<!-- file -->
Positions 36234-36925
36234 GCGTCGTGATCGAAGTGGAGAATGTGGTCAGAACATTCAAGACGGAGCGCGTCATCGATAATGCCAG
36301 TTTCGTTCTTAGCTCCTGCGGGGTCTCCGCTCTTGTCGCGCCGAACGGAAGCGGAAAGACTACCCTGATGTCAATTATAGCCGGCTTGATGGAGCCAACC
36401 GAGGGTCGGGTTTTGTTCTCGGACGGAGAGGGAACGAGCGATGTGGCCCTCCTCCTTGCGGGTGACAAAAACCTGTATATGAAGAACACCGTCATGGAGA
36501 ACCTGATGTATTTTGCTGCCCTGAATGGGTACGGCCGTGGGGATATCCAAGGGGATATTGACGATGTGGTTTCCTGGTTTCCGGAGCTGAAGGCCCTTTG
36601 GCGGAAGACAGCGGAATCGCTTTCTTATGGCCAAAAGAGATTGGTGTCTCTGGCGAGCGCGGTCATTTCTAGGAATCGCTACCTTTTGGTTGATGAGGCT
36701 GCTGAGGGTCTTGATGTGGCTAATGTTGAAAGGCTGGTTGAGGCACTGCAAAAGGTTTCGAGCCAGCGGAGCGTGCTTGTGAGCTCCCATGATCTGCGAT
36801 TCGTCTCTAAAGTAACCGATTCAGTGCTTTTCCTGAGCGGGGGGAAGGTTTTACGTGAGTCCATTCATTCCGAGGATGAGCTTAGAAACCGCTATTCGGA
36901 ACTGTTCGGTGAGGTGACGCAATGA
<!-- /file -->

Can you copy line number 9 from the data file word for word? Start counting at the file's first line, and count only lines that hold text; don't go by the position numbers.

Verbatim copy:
36901 ACTGTTCGGTGAGGTGACGCAATGA